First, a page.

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Theoretically, all the same concepts could be taught in Python as well, but I doubt they are doing that. Many of the more mind-bending things that are made relatively easy in Scheme due to the uniform syntax and small core actually become much more complex to do for Python (e.g. writing a self-interpreter).

> Only the larger manufacturers are going to be upgrading plants [...]

Well, one consequence of this might be that only larger manufacturers survive. The new robots are increasingly general purpose and an army of those could quickly switch tasks based on current needs.

I've been programming in languages that have them, and almost every time I have to read code that has a ternary operator, I have to stop and think what's the condition, what's the "true" branch and what's the "false" branch.

This is even worse in languages that have truthy values (i.e. I suppose all of the ternary operator -supporting ones).

The privacy policy does not appear to be linked from the homepage, but you can reach it [4] through by searching. It's devoid of any meaningful content, though.

The company appears to be a shell registered in Cyprus [5]. The address on an older SSL certificate [6] matches the one in the registry.

[4] http://www.flightsimlabs.com/index.php/privacy-policy/

[2] https://efiling.drcor.mcit.gov.cy/DrcorPublic/SearchForm.asp... (search for "flight", 2nd page. Can't link to it directly, apparently)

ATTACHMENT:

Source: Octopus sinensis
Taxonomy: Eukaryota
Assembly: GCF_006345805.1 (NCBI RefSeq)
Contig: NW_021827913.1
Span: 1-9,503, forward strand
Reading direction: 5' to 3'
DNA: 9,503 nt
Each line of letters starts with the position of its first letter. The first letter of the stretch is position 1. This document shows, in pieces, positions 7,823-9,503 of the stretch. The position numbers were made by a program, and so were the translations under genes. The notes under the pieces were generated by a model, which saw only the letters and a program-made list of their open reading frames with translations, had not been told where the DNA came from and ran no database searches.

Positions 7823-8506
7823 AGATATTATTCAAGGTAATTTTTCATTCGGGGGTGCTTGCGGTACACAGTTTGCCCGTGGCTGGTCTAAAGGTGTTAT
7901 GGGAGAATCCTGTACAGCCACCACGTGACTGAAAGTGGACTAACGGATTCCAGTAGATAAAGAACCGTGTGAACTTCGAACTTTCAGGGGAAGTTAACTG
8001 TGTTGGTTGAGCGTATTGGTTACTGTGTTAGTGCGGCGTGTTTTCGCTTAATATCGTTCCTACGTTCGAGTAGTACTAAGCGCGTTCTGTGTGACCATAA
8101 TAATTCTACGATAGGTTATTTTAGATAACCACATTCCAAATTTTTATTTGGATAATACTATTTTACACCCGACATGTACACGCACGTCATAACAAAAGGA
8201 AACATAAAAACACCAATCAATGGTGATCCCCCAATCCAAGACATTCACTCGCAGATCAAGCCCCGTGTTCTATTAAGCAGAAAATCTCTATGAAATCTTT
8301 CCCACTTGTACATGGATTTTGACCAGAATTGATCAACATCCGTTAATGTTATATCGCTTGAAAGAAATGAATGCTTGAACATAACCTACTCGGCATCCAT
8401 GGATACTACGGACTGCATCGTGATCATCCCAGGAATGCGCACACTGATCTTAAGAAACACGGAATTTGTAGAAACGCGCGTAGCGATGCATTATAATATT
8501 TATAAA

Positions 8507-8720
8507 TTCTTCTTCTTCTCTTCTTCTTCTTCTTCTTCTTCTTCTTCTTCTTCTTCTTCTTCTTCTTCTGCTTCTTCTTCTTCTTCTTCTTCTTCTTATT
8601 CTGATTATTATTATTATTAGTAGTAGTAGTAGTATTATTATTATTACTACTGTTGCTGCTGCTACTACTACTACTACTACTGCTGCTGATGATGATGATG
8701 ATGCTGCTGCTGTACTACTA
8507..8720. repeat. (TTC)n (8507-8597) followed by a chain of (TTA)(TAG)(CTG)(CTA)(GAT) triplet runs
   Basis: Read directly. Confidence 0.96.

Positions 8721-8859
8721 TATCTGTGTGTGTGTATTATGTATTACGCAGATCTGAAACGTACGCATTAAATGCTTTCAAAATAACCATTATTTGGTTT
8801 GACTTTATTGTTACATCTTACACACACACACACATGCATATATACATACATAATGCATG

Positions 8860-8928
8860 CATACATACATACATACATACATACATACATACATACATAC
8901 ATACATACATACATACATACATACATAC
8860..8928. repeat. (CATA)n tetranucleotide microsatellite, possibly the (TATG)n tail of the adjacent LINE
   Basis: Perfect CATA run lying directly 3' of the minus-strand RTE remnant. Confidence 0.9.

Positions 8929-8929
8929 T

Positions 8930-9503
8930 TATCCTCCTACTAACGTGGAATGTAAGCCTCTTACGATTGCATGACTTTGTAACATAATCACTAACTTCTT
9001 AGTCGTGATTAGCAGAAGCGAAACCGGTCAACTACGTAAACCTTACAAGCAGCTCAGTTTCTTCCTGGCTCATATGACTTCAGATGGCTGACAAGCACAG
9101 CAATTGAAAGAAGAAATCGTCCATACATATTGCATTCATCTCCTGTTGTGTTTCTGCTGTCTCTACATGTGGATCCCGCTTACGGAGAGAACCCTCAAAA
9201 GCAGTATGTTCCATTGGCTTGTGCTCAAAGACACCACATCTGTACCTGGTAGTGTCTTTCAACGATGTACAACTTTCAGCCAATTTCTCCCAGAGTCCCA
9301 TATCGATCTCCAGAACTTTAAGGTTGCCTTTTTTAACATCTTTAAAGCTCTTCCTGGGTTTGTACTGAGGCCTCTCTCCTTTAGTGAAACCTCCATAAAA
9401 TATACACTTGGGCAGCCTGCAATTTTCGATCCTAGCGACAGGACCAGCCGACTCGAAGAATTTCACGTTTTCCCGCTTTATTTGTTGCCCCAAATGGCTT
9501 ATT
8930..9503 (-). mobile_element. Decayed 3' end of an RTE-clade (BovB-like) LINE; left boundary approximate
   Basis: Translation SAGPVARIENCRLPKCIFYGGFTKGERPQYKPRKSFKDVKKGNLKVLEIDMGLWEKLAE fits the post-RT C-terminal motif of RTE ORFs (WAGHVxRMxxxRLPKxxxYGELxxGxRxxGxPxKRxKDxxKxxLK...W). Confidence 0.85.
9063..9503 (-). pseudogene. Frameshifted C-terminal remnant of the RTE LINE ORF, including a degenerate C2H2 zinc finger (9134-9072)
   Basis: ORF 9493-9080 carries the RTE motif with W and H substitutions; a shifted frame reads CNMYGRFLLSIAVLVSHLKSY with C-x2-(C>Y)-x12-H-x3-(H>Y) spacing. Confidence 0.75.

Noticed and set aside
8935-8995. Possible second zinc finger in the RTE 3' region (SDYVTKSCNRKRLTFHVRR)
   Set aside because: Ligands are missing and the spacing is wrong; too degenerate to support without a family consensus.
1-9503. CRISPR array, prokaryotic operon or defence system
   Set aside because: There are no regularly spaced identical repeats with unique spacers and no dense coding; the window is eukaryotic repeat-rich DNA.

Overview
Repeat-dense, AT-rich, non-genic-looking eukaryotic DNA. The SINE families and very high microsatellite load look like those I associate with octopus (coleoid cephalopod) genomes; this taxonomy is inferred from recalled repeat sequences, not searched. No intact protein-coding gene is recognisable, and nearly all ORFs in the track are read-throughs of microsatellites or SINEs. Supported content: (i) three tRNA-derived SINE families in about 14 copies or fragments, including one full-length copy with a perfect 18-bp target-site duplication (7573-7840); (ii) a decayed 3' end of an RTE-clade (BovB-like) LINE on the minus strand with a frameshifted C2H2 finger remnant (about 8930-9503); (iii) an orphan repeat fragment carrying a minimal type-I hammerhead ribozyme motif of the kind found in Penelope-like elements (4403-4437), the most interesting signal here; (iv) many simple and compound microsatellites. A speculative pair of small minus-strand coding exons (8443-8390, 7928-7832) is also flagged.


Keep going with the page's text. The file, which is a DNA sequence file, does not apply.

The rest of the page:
[3] https://www.gamesindustry.biz/articles/flight-sim-labs-launc...

Monads cannot be a waste of time. Monads just are. It can be a waste of time to design an effect system for Haskell around monads (it's probably not) or it can be a waste of time to design an effect system for Javascript around monads (it might well be). But monads cannot be a waste of time.

See also this discussion from a few hours prior (with a more prosaic but less informative title thanks to the Washington Post): https://news.ycombinator.com/item?id=16414263

Thank you for that one neat trick.

I don't understand your logical problem.

    - A is bad for you. 
    - B contains A, X, & Y. 
    - X & Y are good for you.
Are you saying that A is now necessarily good for you? Can X and Y not make B healthy despite A?

Also, "Would you like to amend your original statement?" is kind of a cringey argumentation device.

Wanting to learn other tech is mostly a question of how much effort will you have to invest in it before you get reasonably fluent. I don't really know about Qt but if learning it is a matter of a weekend (provided you already know a compatible programming language and have experience in UI design) then I don't think it's a problem. But I doubt it is this easy with Qt. I have had an idea of developing a KDE5 desktop plasmoid widget so I have taken a look at other plasmoids QML source codes and they didn't look easy to me, it felt like HTML is more intuitive (although I am not a web developer actually).

"Yes, that is right. The LAND doesn't come with the HOUSE."

This is absolutely not true. Just because most of the house owners pay rent to the land owner, doesn't mean that you can't buy houses with land or just the land itself.

Legend has it my uncle bought his house for $1, cut it in half, paid the town to stop traffic for a day, and moved it a few blocks.

Individuals are not just exchanging labor. What we want is result of combining factors of production together (capital, labor, land or natural resources).

What happens if the things people want today are 70 percent labor and 20 years from now just 40 percent labor.